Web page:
Polymorphism in EGFR Gene and its Association in Head and Neck Cancer Patients with Tobacco and Alcohol Consuming Habits

The epidermal growth factor receptor (EGFR) single nucleotide polymorphism (SNP) is important for disease progression and targeted therapy in head and neck cancer (HNC). As a result, the goal of this study is to find mutations in the EGFR gene (exon 20) in HNC who have been exposed to smoke and alcohol. On the study group of 129 HNC cases and 150 healthy volunteers, mutational analysis was performed using polymerase chain reaction (PCR) and single stranded confirmatory polymorphism (SSCP) techniques. There were four distinct SNPs identified (R776H, G779G, Q787Q, and L798H), with a mutation rate of 75.19 percent in HNC patients and 46 percent in controls. Q787Q was found to be more frequent (p,0.05), with genotypes GG, GA, and AA accounting for 24.80 percent, 61.24 percent, and 13.95 percent of the population, respectively. The researchers discovered that EGFR is a polymorphic gene linked to HNC illness, and that same SNPs were also identified in healthy people who smoked and drank. The importance of relative risk to HNC disease was demonstrated by the SNPs found in healthy individuals. These mutations were known to enhance the growth factor signalling cascade and make people more vulnerable to inhibitors.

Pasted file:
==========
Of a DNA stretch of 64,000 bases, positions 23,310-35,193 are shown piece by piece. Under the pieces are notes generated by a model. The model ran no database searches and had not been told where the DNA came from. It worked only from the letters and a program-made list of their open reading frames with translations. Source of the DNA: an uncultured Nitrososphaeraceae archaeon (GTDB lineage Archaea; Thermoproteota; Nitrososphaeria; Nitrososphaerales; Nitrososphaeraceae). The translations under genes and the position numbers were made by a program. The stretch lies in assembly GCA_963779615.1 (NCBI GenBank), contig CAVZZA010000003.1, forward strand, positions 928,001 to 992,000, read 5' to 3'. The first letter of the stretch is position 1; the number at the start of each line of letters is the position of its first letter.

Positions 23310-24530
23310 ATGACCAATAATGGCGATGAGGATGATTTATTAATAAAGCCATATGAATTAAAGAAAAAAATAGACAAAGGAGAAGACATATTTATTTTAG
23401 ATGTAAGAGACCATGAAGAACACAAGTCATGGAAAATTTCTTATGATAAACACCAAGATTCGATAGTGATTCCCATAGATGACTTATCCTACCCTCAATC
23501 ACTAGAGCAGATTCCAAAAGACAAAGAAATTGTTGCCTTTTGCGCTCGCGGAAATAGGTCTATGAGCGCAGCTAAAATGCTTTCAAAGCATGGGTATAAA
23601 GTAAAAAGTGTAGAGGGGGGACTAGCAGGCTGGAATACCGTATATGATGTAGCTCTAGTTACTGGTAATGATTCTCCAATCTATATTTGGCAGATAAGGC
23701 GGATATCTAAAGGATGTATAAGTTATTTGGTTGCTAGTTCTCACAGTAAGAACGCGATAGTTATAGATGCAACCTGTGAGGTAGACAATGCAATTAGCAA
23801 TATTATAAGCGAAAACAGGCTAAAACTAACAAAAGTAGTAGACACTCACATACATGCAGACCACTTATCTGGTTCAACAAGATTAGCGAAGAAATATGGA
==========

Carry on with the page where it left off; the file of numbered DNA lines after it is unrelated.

Author (S) Details

K. Nagalakshmi
Department of Genetics, Bhagwan Mahavir Medical Research Centre, 10-1-1, Mahavir Marg, AC Guards, Hyderabad 500004, Andhra Pradesh, India.

Kaiser Jamil
Department of Genetics, Bhagwan Mahavir Medical Research Centre, 10-1-1, Mahavir Marg, AC Guards, Hyderabad 500004, Andhra Pradesh, India.

Usha Rani
Department of Clinical Pharmacology and Therapeutics, Nizam’s Institute of Medical Sciences, Panjagutta, Hyderabad 500082, Andhra Pradesh, India.

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